Posts Tagged “avocado imports”

Keeping It Fresh: The Importance of Avocado Imports

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By Brandon Demack, ALC McAllen

On the Saturday before Super Bowl Sunday, avocado imports from Mexico into America were put to a complete halt after threatening messages were sent to a United States plant safety inspector’s official phone.

The avocado industry is another victim of the turf battle between the cartels in the western parts of Michoacán and will put a strain on avocado imports into the United States for the foreseeable future. The U.S. health inspector was carrying out inspections in Michoacán when the threat was received, but luckily for consumers, it was the day before the Super Bowl so all shipments of avocados for Super Bowl parties and restaurants were already shipped and weren’t affected.

Avocados are considered “green gold” in Mexico, as it is a multibillion-dollar business and the industry even broke records in 2020 to become the world’s largest producer of “green gold.” Unfortunately, however, as the growth continues to rise, so does the threats from the nine identified cartels operating in the area.

In response to the issues going on with cartels, farmers have been starting to arm themselves and establish self-defense groups to combat this to the reluctance of Mexican President Andrés Manuel López Obrador. This violence and issues in Michoacán will hopefully subside sooner than later.

The U.S. responded to the threatening messages by putting more security measures in place for inspectors. On February 18, 2022, it was announced that the inspection of avocados in Michoacán would resume. The rapid response to the threat shows the importance of a working supply chain between Mexico and the U.S.

It would have been hard to fill the large gap left by the lack of avocados coming from Mexico. Mexico provides around 80% of avocados consumed in the U.S. and a longer ban would have drastically impacted the supply of avocados in the U.S. With the resumption of imports, consumers do not have to worry about a shortage or price hikes and can continue to enjoy avocados.


Brandon Demack has been with the Allen Lund Company since July 2011. He first started in the Dallas office and in March of 2019 he transferred to the McAllen office becoming the operations manager of produce. Demack attended the University of North Texas with a Bachelor of Science in Logistics and Supply Chain Management.

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Avocado Shipments for Cinco de Mayo are 25% above Last Year

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Mexican avocado exports to American companies will hit 78,000 tons in preparation for Cinco de Mayo, the biggest Mexican celebration in the U.S.

The event is a commemoration of Mexico’s victory over France at the Battle of Puebla on May 5, 1862.

The Mexican avocado imports this year is a 25 percent increase over this time in 2018 when 58,730 tons of the fruit was imported. The big boost is being attributed primarily to greater promotions by retailers.

Mexican exports over 80 percent of their avocados to the U.S. each year.
The Mexican state of Michoacán exported 121,0908 tons of avocado to the U.S. for the Super Bowl LIII.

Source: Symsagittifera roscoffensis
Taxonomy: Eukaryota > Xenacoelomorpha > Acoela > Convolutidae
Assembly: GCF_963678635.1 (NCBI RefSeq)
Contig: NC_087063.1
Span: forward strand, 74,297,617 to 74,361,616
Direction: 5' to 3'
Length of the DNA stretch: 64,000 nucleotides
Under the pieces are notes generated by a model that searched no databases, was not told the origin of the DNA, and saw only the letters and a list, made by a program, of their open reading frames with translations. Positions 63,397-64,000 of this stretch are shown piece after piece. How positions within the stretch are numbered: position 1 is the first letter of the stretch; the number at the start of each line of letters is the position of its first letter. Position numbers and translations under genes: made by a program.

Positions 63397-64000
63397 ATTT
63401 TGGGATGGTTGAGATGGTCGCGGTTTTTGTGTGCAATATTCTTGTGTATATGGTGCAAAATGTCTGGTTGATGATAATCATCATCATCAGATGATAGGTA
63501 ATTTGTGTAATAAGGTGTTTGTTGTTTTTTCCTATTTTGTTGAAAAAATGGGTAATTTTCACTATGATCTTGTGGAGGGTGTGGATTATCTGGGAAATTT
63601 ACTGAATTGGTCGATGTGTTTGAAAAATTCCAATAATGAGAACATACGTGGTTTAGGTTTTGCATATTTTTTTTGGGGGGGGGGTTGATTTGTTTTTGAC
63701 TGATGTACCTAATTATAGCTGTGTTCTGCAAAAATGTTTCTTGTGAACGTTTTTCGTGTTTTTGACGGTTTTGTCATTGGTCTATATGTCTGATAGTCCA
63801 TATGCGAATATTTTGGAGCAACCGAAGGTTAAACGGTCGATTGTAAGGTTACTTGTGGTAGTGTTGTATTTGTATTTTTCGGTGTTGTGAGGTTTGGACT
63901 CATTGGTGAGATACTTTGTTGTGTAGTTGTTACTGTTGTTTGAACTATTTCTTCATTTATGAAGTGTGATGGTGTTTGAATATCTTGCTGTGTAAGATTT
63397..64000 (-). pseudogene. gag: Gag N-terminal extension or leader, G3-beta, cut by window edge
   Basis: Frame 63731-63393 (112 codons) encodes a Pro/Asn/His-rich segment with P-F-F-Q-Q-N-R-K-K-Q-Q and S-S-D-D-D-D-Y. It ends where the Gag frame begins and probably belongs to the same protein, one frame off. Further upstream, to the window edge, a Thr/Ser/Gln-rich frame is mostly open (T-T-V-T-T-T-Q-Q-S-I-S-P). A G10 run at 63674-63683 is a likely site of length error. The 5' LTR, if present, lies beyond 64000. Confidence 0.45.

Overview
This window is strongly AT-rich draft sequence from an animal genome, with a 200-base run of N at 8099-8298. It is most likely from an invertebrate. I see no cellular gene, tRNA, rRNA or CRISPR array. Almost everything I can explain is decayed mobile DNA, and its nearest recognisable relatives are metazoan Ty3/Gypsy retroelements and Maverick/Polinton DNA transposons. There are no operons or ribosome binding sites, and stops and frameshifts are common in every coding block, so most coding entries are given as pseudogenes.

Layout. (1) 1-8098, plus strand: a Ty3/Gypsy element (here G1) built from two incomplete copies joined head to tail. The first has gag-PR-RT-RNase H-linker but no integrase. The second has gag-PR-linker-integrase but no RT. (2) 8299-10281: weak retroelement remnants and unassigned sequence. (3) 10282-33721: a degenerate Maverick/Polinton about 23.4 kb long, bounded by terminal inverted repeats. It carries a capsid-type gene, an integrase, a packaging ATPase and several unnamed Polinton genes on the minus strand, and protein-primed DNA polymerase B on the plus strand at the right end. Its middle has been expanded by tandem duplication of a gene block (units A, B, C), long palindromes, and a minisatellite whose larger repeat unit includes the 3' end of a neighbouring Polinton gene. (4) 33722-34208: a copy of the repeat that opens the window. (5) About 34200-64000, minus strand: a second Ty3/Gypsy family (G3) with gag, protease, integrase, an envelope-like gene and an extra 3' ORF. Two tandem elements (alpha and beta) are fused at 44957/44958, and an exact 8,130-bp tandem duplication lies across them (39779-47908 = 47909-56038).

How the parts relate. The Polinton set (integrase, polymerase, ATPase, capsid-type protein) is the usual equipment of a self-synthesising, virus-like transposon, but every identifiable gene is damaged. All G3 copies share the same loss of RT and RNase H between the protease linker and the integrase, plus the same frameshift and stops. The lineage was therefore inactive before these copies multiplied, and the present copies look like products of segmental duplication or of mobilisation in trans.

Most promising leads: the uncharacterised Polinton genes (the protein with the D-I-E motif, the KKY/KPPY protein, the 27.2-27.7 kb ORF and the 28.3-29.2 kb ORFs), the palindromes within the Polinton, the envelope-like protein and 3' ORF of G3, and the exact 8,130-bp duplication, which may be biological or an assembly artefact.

In the U.S., this celebration has become a time where Mexican people celebrate their heritage. It is so big and important that it gets confused with the celebration of Mexico’s Independence.

Mexican avocado, other produce through South Texas – grossing about $4900 to New York City.

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Avocado Loadings in Florida, Mexico and Texas

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AvocadoFLFlorida  avocado shippers expect to harvest smaller volumes during the latter part of their season.

Peak Florida volumes are July and August although the region continues to ship fruit through February.  Late season loadings will be  10% lighter than earlier season shipments.

Overall, the deal, which typically begins in early June, is expecting to ship about 1 million bushels, lower than last year’s 1.2 million bushels

Avocado Imports

Chilean avocado shipments to the U.S. should be light again this season as they were in 2014-15 season.

It was September before any Chilean avocado imports reached the U.S.    About 1.1 million pounds of Chilean avocados arrived the week of Sept. 6, with 3.3 million pounds expected the week of Oct. 4 and 4.7 million boxes the week of Oct. 18.

But even when Chilean volumes hit 4.7 million boxes, they will be dwarfed by an estimated 37 million boxes that week from Mexico. with the vast majority of it crossing into South Texas.  The Chileans have developed a good domestic market for avocados and have been exported more to Europe.

Mexican volumes, primarily crossing the U.S./Mexico border at McAllen, TX, will be huge throughout the season.  California is expecting a big crop in its upcoming season.

In August, Mexico shipped about twice as many avocados as it did in August 2014, with September volumes  forecast to be up 50%.

By the end of 2015, a projected 2.1 billion pounds of avocados will have shipped in the U.S., 14% more than last year.  And with the massive growth in Mexico, shippers can meet demand even if Chile winds up taking another largely hands-off approach to the U.S. market this season.

Mexican fruit and vegetable imports through South Texas – grossing about $2100 to Atlanta.



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